It’s the end of a long day on the ID consult service. You and the team have decided to recommend switching antibiotics on a post-op cardiac surgery patient since the S. aureus susceptibilities have return and you’d prefer cefazolin over vancomycin for her MSSA bacteremia. The team text messages the primary surgical team and the intern meets the team in the ICU. You overhear the ID fellow’s discussion with the surgical intern, who appears to not know the patient and who can’t get approval from the senior resident, CT surgery fellow or the attending to make the antibiotic change since the whole team is scrubbed in the OR.
The above scenario is all too familiar to those who practice infectious diseases, and to be fair it could apply to other procedure-based subspecialties. But the question arrises, if ID physicians aren’t allowed to perform surgery and none, other than oncologists, are allowed to prescribe chemotherapy, why is it that everyone is allowed to prescribe antibiotics? Is this really what is best for our patients? Yes, this is currently a controversial topic but these are the types of questions we need to ask if we’re going to respond to the antimicrobial resistance crisis.
A group of researchers in the UK led by Esmita Charani and Alison Holmes began exploring the effects of culture and team dynamics on antimicrobial prescribing during surgical ward rounds and the results of their ethnographic study left me convinced that we must develop ways to improve antimicrobial prescribing on surgical services.
The research team observed the antimicrobial prescribing decision making of six surgical teams over a 3-month period. These included observation of 30 ward rounds and face-to-face, semi-structured interviews of 13 clinicians (5 consultant/attending surgeons, 3 registrars/residents, 2 nurses, 2 junior doctors/interns and the ward pharmacist). The qualitative analysis identified 4 key themes that influence antibiotic prescribing: (1) working in a constant state of flux; (2) communication jigsaw; (3) delegating antibiotic management; and (4) the need for an intervention. Here are a few quotes from the study:
Constant flux: There is a hierarchy as to who leads ward rounds (WR), but this is a shifting hierarchy whereby people are promoted or demoted from their position based on who is present on the WR…if the surgeon leading the WR is called away, for example to the OR, the line of authority shifts downwards and people must act up, for example the registrar takes on the role of the surgeon, the junior doctor ‘becomes’ the registrar and the medical student ‘becomes’ the junior doctor.
Communication jigsaw: WRs are often rushed, interrupted and dispersed and reconvened because of demands for the senior team to be in the OR. The constant disruption and people leaving and joining the WR means that members of staff will rarely be present for the entire WR. Because of being constantly split between the OR and the ward, communication within the surgical team occurs across different platforms. Key decisions are made, recorded and communicated not necessarily in medical health records but on handover sheets, text messaging, and applications on smartphones (e.g. WhatsApp). On many occasions a patient was thought to be on antibiotics by the team, and after further queries in notes and charts was found not to be on them, and vice versa.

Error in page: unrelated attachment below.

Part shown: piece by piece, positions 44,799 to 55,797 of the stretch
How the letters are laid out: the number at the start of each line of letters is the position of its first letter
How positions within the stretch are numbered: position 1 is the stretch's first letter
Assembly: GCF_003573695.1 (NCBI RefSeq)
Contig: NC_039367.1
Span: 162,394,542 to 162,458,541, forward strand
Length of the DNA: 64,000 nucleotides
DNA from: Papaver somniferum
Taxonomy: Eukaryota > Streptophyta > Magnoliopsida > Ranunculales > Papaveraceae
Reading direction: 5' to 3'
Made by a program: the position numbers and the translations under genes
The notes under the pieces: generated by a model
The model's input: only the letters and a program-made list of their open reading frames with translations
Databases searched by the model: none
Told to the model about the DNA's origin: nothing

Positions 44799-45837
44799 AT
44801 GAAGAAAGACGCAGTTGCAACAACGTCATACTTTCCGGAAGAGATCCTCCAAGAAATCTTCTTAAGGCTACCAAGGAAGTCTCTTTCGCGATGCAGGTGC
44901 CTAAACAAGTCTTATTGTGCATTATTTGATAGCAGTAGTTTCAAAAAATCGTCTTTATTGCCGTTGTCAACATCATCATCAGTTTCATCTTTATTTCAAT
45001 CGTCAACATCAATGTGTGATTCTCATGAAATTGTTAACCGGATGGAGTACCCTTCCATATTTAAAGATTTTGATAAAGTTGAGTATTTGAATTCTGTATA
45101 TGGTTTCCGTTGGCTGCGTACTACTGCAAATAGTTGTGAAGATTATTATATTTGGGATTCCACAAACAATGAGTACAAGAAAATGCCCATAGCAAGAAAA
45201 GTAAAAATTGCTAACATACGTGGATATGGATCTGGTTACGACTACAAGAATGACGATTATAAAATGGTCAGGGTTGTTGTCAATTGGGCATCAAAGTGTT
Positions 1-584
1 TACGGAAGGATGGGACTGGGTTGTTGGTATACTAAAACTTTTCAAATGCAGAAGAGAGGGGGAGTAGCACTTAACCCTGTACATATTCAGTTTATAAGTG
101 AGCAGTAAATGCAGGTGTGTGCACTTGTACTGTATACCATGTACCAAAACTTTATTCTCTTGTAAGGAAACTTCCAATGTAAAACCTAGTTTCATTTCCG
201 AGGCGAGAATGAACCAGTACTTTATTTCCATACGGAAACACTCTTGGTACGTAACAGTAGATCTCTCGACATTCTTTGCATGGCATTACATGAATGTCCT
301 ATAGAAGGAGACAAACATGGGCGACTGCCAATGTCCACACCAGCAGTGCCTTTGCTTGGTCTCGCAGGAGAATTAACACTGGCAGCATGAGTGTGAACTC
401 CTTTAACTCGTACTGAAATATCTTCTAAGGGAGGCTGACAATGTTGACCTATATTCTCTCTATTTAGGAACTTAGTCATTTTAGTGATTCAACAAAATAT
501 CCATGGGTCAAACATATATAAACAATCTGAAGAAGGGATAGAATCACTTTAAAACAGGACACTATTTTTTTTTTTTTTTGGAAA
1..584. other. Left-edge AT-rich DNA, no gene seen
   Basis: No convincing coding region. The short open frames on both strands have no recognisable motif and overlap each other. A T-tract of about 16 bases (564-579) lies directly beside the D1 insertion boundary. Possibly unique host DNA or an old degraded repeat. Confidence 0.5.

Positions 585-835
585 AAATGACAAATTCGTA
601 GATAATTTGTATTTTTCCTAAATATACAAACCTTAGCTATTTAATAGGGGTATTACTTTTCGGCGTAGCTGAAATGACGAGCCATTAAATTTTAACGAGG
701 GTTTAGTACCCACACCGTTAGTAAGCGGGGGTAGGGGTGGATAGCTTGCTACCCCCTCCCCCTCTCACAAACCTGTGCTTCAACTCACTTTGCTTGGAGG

Delegating antibiotic management: Surgeons tended to see the core elements of their role as relating to the surgical management of their patients, a role that is performed in the OR. The lack of priority given to antibiotic decision making is compounded by a lack of expertise, resulting in responsibility for antibiotic decisions being commonly delegated to others.
The need for intervention: The need and expectation to intervene means that often antibiotics are initiated for patients with no or little evidence of infection, but a high plausibility of infection in the minds of the surgeons. This process is rationalized by the surgeons as being an extension of their roles as ‘interventionists’. In the absence of evidence of infection what drives antibiotic decision making is a risk of failure, and a risk of blame. What is considered unique in surgery is that a patient has to be well enough to be able to undergo an operation, therefore any deterioration postoperatively is assumed to be a consequence of the surgery, and the decisions of the surgeon, and not the patient’s underlying illness. These concerns drive a more conservative approach to antibiotic decision making leading to unnecessary and prolonged courses of antibiotics.
None of these points will appear very surprising to anyone who has cared for patients on a surgical service. However, their authors are to be commended for the care with which they completed this study and the wonderful structure they provided to the domains that influence antimicrobial prescribing. I agree with their assessment that “there is a need to explicitly assign the responsibility for antibiotic management of the surgical patient to a responsible, individual with necessary expertise…Diagnosis and treatment of infections is a specialty that requires expertise and training, therefore this is an opportunity to develop, with support from specialist microbiology laboratory and staff, a role for a clinician(s) responsible for perioperative antibiotic management. This will help to strengthen the antibiotic management for surgical patients and has the potential to facilitate continuity of care and to help overcome the substantial gaps in communication that have been identified in this study…The time is right to question whether we need to address the gap in antibiotic prescribing for surgical patients by developing this specific perioperative clinician role to manage infections. This is of critical importance considering the rising challenge of antibiotic resistance in postoperative patients.”